Yes, October 29th 1999
Union Hall, Phoenix AZ, USA

By Fred Hunter


So there I was in Phoenix to see Yes - a one hour flight from LA. The venue was a very traditional looking theater in downtown Phoenix called 'Union hall' - wonder how it got its name? The security in and around the building was noticably softer than in LA which was great since it allowed the very enthusiastic local crowd to really enjoy themselves.

The band hit the stage around 8.15 to the strains of the Firebird suite which always gets the audience 'fired' up! A huge screen behind the band showed old pictures of the band which each in turn sent the crowd nuts - rather oddly the photos mostly seemed to come from the Topographic / Relayer era, material which the band still ignores when playing live...very sad.

Anyway they kicked off with a very strong Yours is no disgrace that Howe shined on immediatley during the central solo section .The sound was crystal from the start and the vocal harmonies were clearly audible - its never been one of my favourite songs of theirs but as a start song ( just like the Union tour of '91) it works wonders!

After a short acapella version of Time and a word by Anderson the band then slid into the opening track on The Ladder, Homeworld. It was much better than the CD version, the vocals being especially strong . The crowd gave the band a standing ovation after the quiet end of this great song -this would be the first of many tonight..

Surprising everyone the band then went straight into Perpetual change playing all of this wonderful song for the first time in many moons. The middle section of this song was especially incredible with Billy Sherwood playing the repetitve part along with Squire as Steve Howe soloed, this was definitely an improvement on any previous live rendering of this tune because of the presence of two guitarists.

Anderson then greeted the audience with his usual "wohs!" and we were treated to two new songs Lightning Strikes & The Messenger both were played perfectly and as with all the other new songs seemed to way outdo the studio versions. Chris Squire's playing in Lightning Strikes was unbelievable! Listen to the song and then try and imagine it live -unreal... Steve also played acoustic guitar on the whole of this song while Sherwood handled the electric parts.

A very short Nous sommes du soleil was then sung almost acapella as an intro to And you And I this as usual sent the crowd wild - personally I would much rather hear a rarer song in place of this piece (Sound chaser or South side.. we can dream about!) but I seemed to be firmly in the minority on that issue..

Shockingly (judging by the previous setlists of the tour ) the band then went headfirst into Close to the edge. As always this song was amazing, but it really did seem stonger than any recent tour versions of this classic. They seem to have got back to the 1972>76 speed of the song which is so good to hear.

Another standing ovation followed and the band launched into It'll be a good day another strong new song that went down very well. It was immediatley follwed by Face to Face which sent the already crazy crowd absolutley nuts - by this time many were dancing in the aisles and hardly anyone was sitting down- which for a Yes gig here is unusual!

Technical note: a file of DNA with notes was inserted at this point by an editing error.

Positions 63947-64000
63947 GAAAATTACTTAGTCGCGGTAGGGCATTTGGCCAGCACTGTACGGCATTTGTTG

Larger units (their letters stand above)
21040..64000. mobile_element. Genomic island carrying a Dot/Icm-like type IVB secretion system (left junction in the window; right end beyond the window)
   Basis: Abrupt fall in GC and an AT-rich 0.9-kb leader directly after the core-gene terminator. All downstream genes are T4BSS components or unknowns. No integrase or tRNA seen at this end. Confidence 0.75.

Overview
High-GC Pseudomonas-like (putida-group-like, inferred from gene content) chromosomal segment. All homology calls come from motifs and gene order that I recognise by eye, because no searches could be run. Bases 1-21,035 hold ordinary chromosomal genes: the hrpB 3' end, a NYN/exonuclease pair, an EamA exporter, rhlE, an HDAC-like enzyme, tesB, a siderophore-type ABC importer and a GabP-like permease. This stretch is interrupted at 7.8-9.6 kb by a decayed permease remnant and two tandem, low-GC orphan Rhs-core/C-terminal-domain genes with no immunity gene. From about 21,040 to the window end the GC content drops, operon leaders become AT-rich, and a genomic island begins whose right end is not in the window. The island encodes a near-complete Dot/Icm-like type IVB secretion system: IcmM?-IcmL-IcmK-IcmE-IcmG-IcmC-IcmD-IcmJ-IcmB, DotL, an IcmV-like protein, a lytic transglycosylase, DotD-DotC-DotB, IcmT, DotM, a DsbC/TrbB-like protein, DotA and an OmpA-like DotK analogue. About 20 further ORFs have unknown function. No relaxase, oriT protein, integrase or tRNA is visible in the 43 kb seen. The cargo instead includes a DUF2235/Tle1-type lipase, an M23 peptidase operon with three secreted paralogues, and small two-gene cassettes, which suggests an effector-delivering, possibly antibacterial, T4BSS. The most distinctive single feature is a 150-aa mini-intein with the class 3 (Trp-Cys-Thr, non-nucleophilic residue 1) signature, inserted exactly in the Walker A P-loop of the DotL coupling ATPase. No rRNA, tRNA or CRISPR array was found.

The first real surprise was next as the band started Hearts from the 90125 album. Billy Sherwood handled Trevor Rabin's parts very well as Steve Howe added some wonderful slide guitar parts to the song to make it one of the best of the night.

Next was the big one!! ...Awaken. You only have to imagine how good it can be and it was better I assure you! Chris Squire delivered the insane bass parts from his famous Wal triple-neck bass and Igor khoroshev easily copied Wakeman's parts perfectly, Anderson strummed the harp in a dream-like state in the songs middle section then the whole thing was capped off by that epic slide guitar solo by Steve Howe over the bands crashing chords- it doesn't get any better than that!!

The band then closed the show with the obvious I've seen all good people medley a great sing-along end to the gig...

Of course the guys returned a few minutes later after rapturous applause with Anderson and Howe curiously absent... Alan Whites pounding drumming signalled the start of the surprising choice for an encore Cinema -I've always loved this little energetic piece - once again Sherwood handled Rabin's guitar parts well as (not too surprisingly..) the song went into Owner of a lonely heart -the crowd went berserk at the start of the song. I actually like the song and I guess if the people want to hear it (and they seem too!!) then this postion in the show is probably it best spot.

After another ovation the band finished up with the shorter version of Roundabout although I'm utterly sick of hearing this song ( many radio stations here still play it all the time..) it always seems the 'right' end to a Yesshow. And so it was!!

All in all a very strong show and at almost three hours very worthwhile seeing. Maybe they didn't pull enough surprises out of the bag for this old Yes fan but they delivered enough oddities and more than enough new material (which was all good..) to send me driving back through the streets of Phoenix with a big smile on my face.

Setlist:

Intro (Firebird Suite)
Yours is no Disgrace
Time and a Word
Homeworld
Perpetual Change
Lightning Strikes
The Messenger
Nous Sommes du Soleil
And you and I
Close to the Edge
It'll Be a Good Day
Face to Face
Hearts
Awaken
I've Seen All Good People

Cinema
Owner of a Lonely Heart

Roundabout

 

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